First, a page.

the focus detector's driving the imaging lens from a predetermined position in a predetermined direction by a predetermined amount in accordance with the motion of the subject detected by the motion detector to acquire image data and acquiring focus position data based on the acquired image data; and
the in-focus position estimating unit's estimating an in-focus position of the imaging lens based on the focus position data.
US13/382,095 2009-07-23 2010-07-22 Imaging device having motion detector and in-focus position estimating unit, and imaging method Active 2031-09-02 US9332173B2 (en)

Priority Applications (5)

Application Number Priority Date Filing Date Title
JP2009172558 2009-07-23
JP2009-172558 2009-07-23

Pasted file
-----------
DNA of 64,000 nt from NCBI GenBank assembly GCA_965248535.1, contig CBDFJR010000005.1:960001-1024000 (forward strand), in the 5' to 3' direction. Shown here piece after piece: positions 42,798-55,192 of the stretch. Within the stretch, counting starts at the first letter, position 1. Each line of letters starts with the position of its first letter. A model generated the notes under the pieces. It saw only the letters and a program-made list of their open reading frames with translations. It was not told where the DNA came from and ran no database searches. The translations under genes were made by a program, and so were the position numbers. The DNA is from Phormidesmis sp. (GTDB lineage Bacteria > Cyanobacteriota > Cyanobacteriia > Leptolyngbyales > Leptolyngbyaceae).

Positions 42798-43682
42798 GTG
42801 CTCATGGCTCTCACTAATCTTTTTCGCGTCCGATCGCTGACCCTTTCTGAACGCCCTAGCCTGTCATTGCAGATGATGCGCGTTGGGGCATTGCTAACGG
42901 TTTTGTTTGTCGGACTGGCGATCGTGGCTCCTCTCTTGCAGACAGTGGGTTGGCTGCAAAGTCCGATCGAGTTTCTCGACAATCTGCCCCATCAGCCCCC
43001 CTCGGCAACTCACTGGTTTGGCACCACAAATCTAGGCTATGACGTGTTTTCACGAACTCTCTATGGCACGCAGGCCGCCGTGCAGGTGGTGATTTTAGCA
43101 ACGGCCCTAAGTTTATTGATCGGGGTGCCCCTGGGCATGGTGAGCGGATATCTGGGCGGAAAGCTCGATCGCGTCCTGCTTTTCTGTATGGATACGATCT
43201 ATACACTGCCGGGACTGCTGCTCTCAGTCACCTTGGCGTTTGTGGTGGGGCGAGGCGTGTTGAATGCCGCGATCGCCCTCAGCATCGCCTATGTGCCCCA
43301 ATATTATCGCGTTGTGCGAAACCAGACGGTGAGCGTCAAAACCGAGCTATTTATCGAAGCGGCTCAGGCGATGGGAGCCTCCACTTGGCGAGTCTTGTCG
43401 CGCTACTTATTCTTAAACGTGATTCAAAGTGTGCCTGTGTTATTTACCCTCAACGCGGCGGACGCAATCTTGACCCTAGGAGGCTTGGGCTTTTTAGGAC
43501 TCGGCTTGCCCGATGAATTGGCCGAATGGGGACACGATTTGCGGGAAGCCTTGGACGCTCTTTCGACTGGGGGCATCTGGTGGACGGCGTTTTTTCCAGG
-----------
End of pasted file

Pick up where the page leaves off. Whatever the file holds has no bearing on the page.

JP2010045936A JP5564996B2 (en) 2009-07-23 2010-03-02 An imaging apparatus and an imaging method
JP2010-045936 2010-03-02
PCT/JP2010/062737 WO2011010745A1 (en) 2009-07-23 2010-07-22 Imaging device and imaging method

Publications (2)

Publication Number Publication Date
US20120105710A1 true US20120105710A1 (en) 2012-05-03
US9332173B2 US9332173B2 (en) 2016-05-03

Family

ID=43499216

Family Applications (1)

Application Number Title Priority Date Filing Date
US13/382,095 Active 2031-09-02 US9332173B2 (en) 2009-07-23 2010-07-22 Imaging device having motion detector and in-focus position estimating unit, and imaging method

Country Status (5)

Country Link
US (1) US9332173B2 (en)
EP (1) EP2457118B8 (en)
JP (1) JP5564996B2 (en)
CN (1) CN102483508B (en)
WO (1) WO2011010745A1 (en)

Cited By (4)

* Cited by examiner, † Cited by third party
Publication number Priority date Publication date Assignee Title